Image: Gerard ter Borch, A Maid Milking a Cow in a Barn (c.1652–1654).
This week’s art post about food is from the Getty Museum in Los Angeles. It is by the Dutch painter Gerard ter Borch
The Getty describes the painting this way:
“Gerard ter Borch treated the routine chore of milking in a straightforward manner, rejecting the humorous themes often favored by seventeenth-century Dutch genre painters. He was especially skilled at rendering the textures and surfaces of objects like those found in the foreground: the roughly hewn stool, the wooden basin filled with water, the chipped ceramic crock, and the shiny metal hinges of the buckets. The painting’s muted colors and subtle play of light are characteristic of Ter Borch’s work.”
The Getty may be correct that it is not explicitly humorous, but the gazing look of the cow waiting its turn does prompt a smile.
The Getty provides this artist bio:
“The son of an established painter, Gerard ter Borch was encouraged from an early age to pursue a career in painting. At the age of fifteen, he went to Amsterdam to study painting; after three years he moved to Haarlem and was admitted to that city’s painters’ guild. For a year he traveled throughout Europe, working for various patrons in many of Europe’s leading artistic centers.
“Ter Borch was one of the most accomplished painters of seventeenth-century Holland, enjoying a considerable reputation in his own day. In the 1640s he adopted a new pictorial type, the full-length portrait, and he contributed to the development of a new genre type, showing simplified interiors with a few figures in an upright format. This composition became an important format for the second half of the 1600s. These compositions are characterized by great refinement in the handling of color, light, and texture and also by a subtle psychological interplay.”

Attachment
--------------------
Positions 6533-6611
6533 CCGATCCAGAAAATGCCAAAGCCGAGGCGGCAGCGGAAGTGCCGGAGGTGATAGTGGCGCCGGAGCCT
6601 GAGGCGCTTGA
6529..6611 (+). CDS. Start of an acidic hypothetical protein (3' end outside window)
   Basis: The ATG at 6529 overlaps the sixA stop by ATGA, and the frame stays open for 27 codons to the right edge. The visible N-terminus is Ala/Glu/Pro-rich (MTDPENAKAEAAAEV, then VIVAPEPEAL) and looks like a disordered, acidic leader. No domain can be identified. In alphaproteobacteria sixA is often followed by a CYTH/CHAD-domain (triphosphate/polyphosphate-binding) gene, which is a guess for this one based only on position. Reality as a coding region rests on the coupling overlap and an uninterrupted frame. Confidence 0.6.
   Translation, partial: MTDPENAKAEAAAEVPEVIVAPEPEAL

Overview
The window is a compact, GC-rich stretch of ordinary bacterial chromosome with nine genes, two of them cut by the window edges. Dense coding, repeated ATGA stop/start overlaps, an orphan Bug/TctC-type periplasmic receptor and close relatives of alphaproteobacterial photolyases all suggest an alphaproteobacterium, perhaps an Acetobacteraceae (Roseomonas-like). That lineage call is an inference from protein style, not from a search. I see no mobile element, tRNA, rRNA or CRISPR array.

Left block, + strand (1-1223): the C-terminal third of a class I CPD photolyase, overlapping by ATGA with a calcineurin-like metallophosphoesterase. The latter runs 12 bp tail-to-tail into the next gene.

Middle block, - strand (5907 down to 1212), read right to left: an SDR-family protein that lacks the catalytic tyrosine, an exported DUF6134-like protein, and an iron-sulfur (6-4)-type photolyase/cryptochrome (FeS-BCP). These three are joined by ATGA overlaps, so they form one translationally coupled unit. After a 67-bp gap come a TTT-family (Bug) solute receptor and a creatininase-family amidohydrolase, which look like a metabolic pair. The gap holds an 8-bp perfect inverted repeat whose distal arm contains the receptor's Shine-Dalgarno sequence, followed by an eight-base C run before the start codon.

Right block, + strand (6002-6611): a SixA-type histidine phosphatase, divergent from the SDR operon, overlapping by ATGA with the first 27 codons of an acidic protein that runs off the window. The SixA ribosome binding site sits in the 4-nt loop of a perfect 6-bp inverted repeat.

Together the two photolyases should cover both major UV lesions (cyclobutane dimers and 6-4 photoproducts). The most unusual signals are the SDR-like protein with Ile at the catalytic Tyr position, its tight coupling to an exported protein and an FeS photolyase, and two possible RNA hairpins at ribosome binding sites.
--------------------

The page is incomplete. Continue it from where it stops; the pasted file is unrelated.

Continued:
We will stop milking this one for any more words and shift to our traditional pitch to remind you that while we post about art and food on Saturdays, the rest of the time we are churning out a dining guide for D.C. There are 300+ recommended restaurants in the guide, that you can sort by cuisine, neighborhood, and current operating status (dine-in and/or take-out, etc.) in either LIST or MAP format. Though operating status is changing day-to-day, so be sure to double-check.
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